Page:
After working within the arts for a number of years – in various marketing roles for music, film, theatre, literature and dance – Jenni Carbins picked up sticks and moved to London, landing a role as Director of Marketing at the renowned Southbank Centre, but there was a passion lying dormant.
“I’d always loved design and I can’t avoid the fact that I’m Australian. I started thinking ‘Why is there no Australian design in this country?’,” Carbins recalls. “So I went to perhaps the most iconic Australian design brand, Dinosaur Designs. They had 25 years in Australia, a shop in New York and distribution throughout North America, but I asked ‘Why aren’t they in the UK?’. That was the beginning of Matilda.”
Working with the London Design Festival in 2010 Carbins launched the Australian design brand, Matilda. In this pilot program 2 reasons became apparent for the lack of Australian design in the UK. The first was price: “For high-end Australian design, because it’s on the other side of the world, getting it here becomes prohibitively expensive,” she says. “The other reason is that no one has ever really concentrated on it for long enough. No one understood what Australian design was. Over here it’s either ‘Does Australia have design?’ or they think it’s cork hats and didgeridoos.”
So while the new Matilda was championing Australia design, it was clear price would remain an obstacle to import. The answer was local manufacturing.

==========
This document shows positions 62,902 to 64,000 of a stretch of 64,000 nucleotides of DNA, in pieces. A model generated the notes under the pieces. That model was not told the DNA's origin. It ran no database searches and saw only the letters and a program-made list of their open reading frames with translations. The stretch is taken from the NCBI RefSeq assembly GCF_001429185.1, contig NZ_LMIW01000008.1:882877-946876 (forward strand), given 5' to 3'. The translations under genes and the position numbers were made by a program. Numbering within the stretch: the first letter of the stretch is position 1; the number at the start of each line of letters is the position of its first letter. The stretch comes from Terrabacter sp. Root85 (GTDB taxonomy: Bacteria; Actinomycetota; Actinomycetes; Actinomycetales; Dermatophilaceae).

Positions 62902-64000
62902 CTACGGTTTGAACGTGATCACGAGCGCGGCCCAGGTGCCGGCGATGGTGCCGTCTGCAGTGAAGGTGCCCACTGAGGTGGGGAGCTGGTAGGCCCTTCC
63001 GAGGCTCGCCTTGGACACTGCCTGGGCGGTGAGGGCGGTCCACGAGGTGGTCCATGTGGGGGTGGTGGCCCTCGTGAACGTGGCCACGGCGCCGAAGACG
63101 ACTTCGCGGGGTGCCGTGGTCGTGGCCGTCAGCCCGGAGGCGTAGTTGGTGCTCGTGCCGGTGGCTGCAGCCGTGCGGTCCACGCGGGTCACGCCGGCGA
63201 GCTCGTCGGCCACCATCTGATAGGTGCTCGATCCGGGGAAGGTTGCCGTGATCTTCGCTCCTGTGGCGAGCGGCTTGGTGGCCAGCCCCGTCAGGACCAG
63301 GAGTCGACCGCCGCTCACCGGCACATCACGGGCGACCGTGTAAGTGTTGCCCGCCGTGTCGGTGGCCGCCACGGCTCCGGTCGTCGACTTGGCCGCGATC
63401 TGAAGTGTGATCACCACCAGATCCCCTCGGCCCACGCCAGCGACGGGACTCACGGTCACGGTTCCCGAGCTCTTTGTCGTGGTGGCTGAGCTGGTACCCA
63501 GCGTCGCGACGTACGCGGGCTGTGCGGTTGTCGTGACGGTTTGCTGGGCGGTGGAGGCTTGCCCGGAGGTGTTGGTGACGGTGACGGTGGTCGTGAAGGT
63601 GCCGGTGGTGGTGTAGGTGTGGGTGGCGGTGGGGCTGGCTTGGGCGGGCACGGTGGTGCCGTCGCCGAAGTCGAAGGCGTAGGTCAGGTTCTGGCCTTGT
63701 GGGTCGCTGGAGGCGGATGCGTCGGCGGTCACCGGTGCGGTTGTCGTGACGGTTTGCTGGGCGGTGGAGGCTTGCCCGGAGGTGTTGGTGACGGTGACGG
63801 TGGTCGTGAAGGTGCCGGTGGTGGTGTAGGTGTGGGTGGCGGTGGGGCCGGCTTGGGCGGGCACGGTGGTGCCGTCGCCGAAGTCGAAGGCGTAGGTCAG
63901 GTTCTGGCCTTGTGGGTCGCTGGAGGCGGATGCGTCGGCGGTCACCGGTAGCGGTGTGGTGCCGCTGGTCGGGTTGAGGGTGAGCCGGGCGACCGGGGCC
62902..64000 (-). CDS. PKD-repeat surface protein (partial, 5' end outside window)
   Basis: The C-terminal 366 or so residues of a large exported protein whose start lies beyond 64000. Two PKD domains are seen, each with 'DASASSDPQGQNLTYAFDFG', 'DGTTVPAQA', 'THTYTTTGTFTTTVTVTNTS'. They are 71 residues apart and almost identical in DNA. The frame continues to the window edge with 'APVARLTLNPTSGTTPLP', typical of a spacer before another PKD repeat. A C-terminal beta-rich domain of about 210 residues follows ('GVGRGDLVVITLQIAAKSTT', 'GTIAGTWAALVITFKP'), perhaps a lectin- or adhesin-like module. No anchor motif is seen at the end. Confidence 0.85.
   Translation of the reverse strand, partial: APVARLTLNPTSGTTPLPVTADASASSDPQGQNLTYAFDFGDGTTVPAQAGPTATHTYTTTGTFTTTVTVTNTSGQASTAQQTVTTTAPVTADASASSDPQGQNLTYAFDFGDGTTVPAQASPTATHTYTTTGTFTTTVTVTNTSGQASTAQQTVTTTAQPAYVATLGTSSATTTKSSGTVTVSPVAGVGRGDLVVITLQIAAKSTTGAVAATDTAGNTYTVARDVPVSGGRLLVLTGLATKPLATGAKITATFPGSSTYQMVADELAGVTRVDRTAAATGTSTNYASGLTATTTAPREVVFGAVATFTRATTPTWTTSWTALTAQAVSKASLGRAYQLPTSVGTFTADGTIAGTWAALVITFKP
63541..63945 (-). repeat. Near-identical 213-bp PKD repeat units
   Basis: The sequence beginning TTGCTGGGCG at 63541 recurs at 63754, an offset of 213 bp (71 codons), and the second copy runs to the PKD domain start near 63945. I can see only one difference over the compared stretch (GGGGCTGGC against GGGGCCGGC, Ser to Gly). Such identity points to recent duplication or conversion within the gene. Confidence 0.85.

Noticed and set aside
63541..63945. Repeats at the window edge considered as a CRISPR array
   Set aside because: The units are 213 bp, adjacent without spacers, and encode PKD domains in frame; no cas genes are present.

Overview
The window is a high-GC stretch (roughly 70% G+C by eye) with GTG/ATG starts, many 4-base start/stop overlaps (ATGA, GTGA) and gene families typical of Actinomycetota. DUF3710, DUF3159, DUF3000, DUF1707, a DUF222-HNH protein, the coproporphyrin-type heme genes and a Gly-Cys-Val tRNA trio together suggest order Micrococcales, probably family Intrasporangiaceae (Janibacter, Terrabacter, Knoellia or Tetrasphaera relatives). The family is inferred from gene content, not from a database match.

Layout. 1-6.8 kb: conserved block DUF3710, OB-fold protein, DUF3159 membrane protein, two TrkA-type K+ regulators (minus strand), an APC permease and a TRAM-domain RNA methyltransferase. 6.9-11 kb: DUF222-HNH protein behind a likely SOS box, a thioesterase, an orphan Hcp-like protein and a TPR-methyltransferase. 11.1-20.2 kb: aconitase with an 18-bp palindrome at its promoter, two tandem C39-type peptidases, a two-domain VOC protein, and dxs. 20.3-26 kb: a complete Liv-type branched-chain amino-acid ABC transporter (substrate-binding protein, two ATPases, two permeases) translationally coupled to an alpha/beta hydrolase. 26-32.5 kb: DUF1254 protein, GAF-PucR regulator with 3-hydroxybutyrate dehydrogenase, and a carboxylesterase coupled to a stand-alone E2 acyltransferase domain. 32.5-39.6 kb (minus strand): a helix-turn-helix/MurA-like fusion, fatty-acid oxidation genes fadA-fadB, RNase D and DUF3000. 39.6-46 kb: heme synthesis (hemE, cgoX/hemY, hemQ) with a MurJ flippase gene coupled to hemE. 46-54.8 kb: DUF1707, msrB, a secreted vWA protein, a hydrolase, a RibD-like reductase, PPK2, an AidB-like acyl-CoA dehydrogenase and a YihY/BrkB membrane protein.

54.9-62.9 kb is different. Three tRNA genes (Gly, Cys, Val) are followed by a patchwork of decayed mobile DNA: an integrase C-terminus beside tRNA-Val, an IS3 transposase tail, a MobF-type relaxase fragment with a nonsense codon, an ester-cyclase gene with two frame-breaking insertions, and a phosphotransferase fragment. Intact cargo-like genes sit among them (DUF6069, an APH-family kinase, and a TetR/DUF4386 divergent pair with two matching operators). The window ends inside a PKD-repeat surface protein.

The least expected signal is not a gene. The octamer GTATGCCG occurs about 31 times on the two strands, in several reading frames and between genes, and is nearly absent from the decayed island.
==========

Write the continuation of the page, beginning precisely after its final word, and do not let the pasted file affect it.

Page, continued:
“So the whole concept now is ‘designed in Australia, made in Britain’,” Carbins explains. “Which is working very effectively and because it’s a fresh approach. As opposed to everyone in the UK looking around for the next big thing, we can bring the best emerging and established talent from the other side of the world.”
Aside from Matilda making solid inroads into the UK, Carbins believes that projects such as the Broached Commissions have the potential to really cement our design identity. “I think the Broached Commissions taps into the things that are uniquely Australian: its history, its culture and its craft. The hope is that the philosophy behind these limited edition pieces will begin to influence other designers’ production pieces.”
“Australian design is fresh because remoteness is a strength. There’s a level of innovation that comes from this that defines Australian design.”